Kamasutra as inferred from literary sources to be after 3rd century BC as it quotes Arthasastra. Kamasutra is slightly ahead in literary style  than Kalidasa. We have already put kalidasa to be around 50BC. Now the Saka's are ruling upto 1st century AD. Our identification of Shatakarni or Abhira has hit a dead end. The Pataliputra became capital during Guptas. Now Guptas are dated to 4th and 5th century AD. So we have to date Dattaka to be that period. Then when do you date Kamasutra. This is now Indology dates ties us up in knots. We can very clearly see Guptas to be dated to 4th and 3rd century BC. So the dating of Vatsyayana Kamasutra will be century later that Dattaka (3rd Century BC) and Century Earlier than Kalidasa(1st century BC), that is 2nd century BC.

Social life in ancient India: studies in Vatsyayana's Kama Sutra By Haran Chandra Chakladar
The Positive Background of Hindu Sociology : 'Introduction to Hindu Positivism By Benoy Kumar Sarkar
Some early dynasties of South India  By S. Chattopadhyaya
Foreign influence on ancient India  By Krishna Chandra Sagar
The Journal of the Royal Asiatic Society of Great Britain and Ireland  1911
Kamasutra Of Vatsyayana by Radhavallabh Tripathi
The Encyclopaedia Of Indian Literature  By Amaresh Datta

Related Links
Date of Kalidasa
Origin of Satavahana
Did Megasthanes Meet Chandragupta

Origin of Rastrakuta

The Rashtrakuta Dynasty was a royal Indian dynasty ruling large parts of southern, central and northern India between the sixth and the thirteenth centuries. During this period they ruled as several closely related, but individual clans. The earliest known Rashtrakuta inscription is a seventh century copper plate grant that mentions their rule from Manpur in the Malwa region of modern Madhya Pradesh. Other ruling Rashtrakuta clans from the same period mentioned in inscriptions were the kings of Achalapur which is modern Elichpur in Maharashtra and the rulers of Kannauj.

The clan that ruled from Elichpur was a feudatory of the Badami Chalukyas and during the rule of Dantidurga, it overthrew Chalukya Kirtivarman II and went on to build an impressive empire with the Gulbarga region in modern Karnataka as its base. This clan came to be known as the Rashtrakutas of Manyakheta, rising to power in South India in 753. Period between the eight and the tenth centuries, saw a tripartite struggle for the resources of the rich Gangetic plains, each of these three empires annexing the seat of power at Kannauj for short periods of time. At their peak the Rashtrakutas of Manyakheta ruled a vast empire stretching from the Ganga River and Yamuna River doab in the north to Cape Comorin in the south.

During their rule, Jain mathematicians and scholars contributed important works in Kannada and Sanskrit. Amoghavarsha I was the most famous king of this dynasty and wrote Kavirajamarga, a landmark literary work in the Kannada language. The finest examples of which are seen in the Kailasanath Temple at Ellora and the sculptures of Elephanta Caves in modern Maharashtra as well as in the Kashivishvanatha temple and the Jain Narayana temple at Pattadakal in modern Karnataka, all of which are UNESCO World Heritage Sites.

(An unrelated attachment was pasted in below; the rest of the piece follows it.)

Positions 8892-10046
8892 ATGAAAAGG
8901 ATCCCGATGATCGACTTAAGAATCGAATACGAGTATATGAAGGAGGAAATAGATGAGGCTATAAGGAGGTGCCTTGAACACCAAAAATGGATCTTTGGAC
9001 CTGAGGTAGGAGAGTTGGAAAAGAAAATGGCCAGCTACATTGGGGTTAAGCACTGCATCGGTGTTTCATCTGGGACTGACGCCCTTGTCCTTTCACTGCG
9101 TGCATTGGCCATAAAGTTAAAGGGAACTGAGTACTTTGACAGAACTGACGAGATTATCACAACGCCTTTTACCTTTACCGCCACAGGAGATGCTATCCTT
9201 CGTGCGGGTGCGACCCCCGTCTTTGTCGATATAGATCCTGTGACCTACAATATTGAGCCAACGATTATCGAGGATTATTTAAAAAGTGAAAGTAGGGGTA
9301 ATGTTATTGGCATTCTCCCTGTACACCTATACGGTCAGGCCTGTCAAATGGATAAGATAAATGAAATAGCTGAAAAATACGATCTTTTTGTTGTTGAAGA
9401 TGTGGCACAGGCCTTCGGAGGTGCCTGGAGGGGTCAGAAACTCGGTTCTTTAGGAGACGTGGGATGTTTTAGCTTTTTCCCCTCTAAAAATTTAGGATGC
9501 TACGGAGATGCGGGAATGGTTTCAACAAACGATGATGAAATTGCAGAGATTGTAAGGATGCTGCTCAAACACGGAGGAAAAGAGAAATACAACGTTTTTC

The origin of Rashtrakuta dynasty has been a controversial topic. These issues pertain to the origins of the earliest ancestors of the Rashtrakutas during the time of Emperor Ashoka in the second century BCE, and the connection between the several Rashtrakuta dynasties that ruled small kingdoms in northern and central India and the Deccan between the sixth and seventh centuries. The relationship of these medieval Rashtrakutas to the most famous later dynasty, the Rashtrakutas of Manyakheta (present day Malkhed in the Gulbarga district, Karnataka state), who ruled between the eighth and tenth centuries has also been debated

Punjab origin
The appearance of the terms Rathika, Ristika (Rashtrika) or Lathika in conjunction with the
terms Kambhoja and Gandhara in some Ashokan inscriptions of 2nd century BCE from Mansera and Shahbazgarhi in North Western Frontier Province (present day Pakisthan), Girnar
(Saurashtra) and Dhavali (Kalinga) and the use of the epithet "Ratta" in many later inscriptions has prompted a claim that the earliest Rashtrakutas were descendants of the Arattas, natives of the Punjab region from the time of Mahabharata who later migrated south and set up kingdoms there, while another theory points more generally to north western regions of India. Based on this theory, the Arattas may have become natives of the Deccan having arrived there during the early centuries of the first millennium. But this is a far fetched theory having no proof.

Maharastra origin
Term Rishtika used together with Petenika in the Ashokan inscriptions implied they were hereditary ruling clans from modern Maharashtra region and the term "Ratta" implied Maharatta ruling families from modern Maharashtra region. But this has been rejected on the basis that from ancient books such as Dipavamsha and Mahavamsha in Pali language it is known the term Maharatta and not Rashtrika has been used to signify hereditary ruling clans from modern Maharashtra region and the terms Rashtrika and Petenika appear to be two different displaced ruling tribes.

Marathi or Telugu origin
The argument that the Rashtrakutas were either Marathi speaking Marathas or Telugu speaking Reddies in origin has been rejected. Reddy's in that time period had not come into martial prominence even in the Telugu speaking regions of Andhra, being largely an agrarian soceity of cultivators who only much later (in the 14th century - 15th century) came to control
regions in the Krishna - Rajamundry districts. The Rashtrakuta period did not produce any Marathi inscriptions or literature (with the exception of a 981 CE Shravanabelagola inscription which some historians argue was inscribed later). Hence Marathi as the language of the Rashtrakutas, it is claimed, is not an acceptable argument